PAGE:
Have you noticed yourself not doing your best work? Working makes you tired and anxious. You feel like your days are filled with near misses and its only a matter of time before you, like a stunned squirrel, are lying on the double yellow line, fighting for your last breath.
Before they draw that chalkline around your dead career, there may be a way to put some passion back in your work.
It will require some self-assessment and a firm decision to express your strengths through your work. If you haven’t discovered your strengths yet, go to www.gallupstrengthscenter.com and learn, once and for all, what you do well. The benefit is that most people love to do what makes them feel like an expert. Don’t you want to know where your expertise is?
For a free inventory of character strengths, try www.viacharacter.org.
Yes, we all have weaknesses. Conventional wisdom suggests we have to focus on overcoming weaknesses. Not true. In reality, there is no rule that says you have to work from weakness. Besides, it doesn’t even make sense.
Why spend energy doing something whose less than stellar results only make you look and feel incompetent?
If you constantly work on your weakness, when will you make time to shine your strength?
Work from your strengths. Manage your weaknesses.
Do yourself, your boss and everyone who works with you a great favor and decide to spend at least eighty percent of your time only doing what you can do well. This does not mean you turn down assignments your boss gives you. It would be malpractice for me to suggest that. It does mean that you discuss with your boss the best way to work the assignment from your strengths in order to obtain the best possible outcome.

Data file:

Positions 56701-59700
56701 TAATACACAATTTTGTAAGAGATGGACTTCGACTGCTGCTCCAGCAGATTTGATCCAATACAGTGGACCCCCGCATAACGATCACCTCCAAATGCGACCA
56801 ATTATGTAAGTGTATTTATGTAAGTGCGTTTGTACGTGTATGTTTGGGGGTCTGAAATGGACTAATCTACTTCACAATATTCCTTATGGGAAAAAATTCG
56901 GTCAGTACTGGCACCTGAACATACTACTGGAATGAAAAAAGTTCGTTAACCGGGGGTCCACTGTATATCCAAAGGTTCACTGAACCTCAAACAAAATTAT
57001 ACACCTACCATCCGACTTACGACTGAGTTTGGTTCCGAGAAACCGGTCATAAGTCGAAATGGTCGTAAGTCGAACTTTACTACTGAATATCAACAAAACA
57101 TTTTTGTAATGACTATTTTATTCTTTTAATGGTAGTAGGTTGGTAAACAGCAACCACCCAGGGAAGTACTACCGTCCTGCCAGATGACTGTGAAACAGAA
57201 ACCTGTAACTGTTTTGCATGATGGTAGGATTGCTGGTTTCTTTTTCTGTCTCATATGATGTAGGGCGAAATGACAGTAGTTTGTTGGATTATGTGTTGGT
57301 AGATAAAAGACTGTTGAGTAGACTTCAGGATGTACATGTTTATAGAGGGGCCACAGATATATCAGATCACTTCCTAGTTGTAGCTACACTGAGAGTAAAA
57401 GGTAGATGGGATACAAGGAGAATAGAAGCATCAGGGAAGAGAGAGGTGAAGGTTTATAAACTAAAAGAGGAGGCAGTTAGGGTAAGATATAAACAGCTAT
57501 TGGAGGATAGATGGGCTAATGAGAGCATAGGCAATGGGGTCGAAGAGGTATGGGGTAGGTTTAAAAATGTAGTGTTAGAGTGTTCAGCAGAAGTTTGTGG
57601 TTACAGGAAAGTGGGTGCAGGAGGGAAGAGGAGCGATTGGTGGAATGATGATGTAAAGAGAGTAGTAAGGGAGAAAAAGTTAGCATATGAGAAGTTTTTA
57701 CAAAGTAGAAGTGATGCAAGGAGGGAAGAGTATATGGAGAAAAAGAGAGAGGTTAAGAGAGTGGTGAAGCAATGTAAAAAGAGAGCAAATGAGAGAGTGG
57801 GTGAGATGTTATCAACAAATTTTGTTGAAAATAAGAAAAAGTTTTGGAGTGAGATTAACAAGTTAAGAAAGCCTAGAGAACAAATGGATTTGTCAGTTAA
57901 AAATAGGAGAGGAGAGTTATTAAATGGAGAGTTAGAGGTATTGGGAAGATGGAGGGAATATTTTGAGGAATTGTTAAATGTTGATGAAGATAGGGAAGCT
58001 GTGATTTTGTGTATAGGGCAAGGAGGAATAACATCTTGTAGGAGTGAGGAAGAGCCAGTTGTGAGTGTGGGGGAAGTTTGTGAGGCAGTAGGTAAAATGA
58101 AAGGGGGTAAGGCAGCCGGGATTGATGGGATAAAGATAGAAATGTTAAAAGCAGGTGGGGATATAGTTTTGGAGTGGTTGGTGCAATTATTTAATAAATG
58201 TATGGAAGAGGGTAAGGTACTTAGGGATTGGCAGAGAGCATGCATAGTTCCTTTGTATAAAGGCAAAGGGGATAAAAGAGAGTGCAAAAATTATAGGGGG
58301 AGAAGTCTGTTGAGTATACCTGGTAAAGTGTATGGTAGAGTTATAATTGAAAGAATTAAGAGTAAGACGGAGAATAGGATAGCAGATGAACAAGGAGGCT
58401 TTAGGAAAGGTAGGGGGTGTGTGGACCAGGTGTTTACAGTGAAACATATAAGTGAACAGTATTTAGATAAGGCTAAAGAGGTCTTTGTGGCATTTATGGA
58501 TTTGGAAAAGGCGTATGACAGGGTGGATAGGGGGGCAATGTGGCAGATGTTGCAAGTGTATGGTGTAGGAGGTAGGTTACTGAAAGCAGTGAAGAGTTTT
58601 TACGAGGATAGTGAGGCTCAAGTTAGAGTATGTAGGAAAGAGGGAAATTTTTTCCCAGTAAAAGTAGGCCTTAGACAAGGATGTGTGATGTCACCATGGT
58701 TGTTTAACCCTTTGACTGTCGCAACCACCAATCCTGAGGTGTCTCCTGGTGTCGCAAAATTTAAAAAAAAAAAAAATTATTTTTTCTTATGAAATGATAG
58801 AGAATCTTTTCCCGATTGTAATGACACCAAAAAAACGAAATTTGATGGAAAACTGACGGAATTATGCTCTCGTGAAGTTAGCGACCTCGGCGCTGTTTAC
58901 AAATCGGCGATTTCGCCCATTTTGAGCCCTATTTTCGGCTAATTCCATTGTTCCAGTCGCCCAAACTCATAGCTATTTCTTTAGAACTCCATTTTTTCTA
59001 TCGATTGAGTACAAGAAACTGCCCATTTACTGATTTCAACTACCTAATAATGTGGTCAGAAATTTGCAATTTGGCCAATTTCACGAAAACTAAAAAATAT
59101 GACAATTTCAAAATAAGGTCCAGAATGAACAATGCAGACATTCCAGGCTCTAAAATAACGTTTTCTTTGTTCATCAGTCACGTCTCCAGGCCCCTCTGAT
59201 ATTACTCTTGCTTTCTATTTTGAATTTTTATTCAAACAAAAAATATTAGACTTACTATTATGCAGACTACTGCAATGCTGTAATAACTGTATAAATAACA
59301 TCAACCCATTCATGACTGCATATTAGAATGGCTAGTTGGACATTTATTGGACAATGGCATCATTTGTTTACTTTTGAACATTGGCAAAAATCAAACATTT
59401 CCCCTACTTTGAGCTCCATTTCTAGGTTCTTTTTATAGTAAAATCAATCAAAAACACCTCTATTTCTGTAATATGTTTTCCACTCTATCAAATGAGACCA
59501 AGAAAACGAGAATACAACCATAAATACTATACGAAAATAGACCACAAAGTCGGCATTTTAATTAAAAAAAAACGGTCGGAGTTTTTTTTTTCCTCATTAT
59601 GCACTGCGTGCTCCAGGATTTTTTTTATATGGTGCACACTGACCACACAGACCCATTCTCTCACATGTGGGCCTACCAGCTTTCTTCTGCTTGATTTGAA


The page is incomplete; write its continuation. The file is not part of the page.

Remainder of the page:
Success breeds positive energy.
And the good news is, you are already surrounded by people who have strengths that easily mitigate your weaknesses. Let them shine, so you can shine. Everyone will be happier.
What’s more, you, yourself have strengths that mitigate your weaknesses.
Once you know what you do well, there is another level of doing what you do well, well. That is the best place to focus your self-development effort. Think of the squirrel jumping from branch to branch and tree to tree. It is a squirrel strength, after all.
Sadly, once in great while, the squirrel risks missing the landing target. Yet, it does not expend effort worrying about failure. There’s too much ground to cover!
So, no matter what your strengths are, commit to excellence in performance. Choose your next branch carefully, even if you do it quickly.
One more thing. This is something a squirrel isn’t capable of doing. And it is actually a career-changer.
Hire a strengths-aware coach until you consistently focus on working from your strengths. You want this to be your reliable, default, long term practice. Speak to your coach once per week, on the phone, Skype, or in person.
If you think you can’t afford a coach, you may be thinking the wrong thought (you are). Your first investment should be in yourself.
Many companies provide funds for professional development. Speak to your boss about using some of that money to fund your coaching for a while.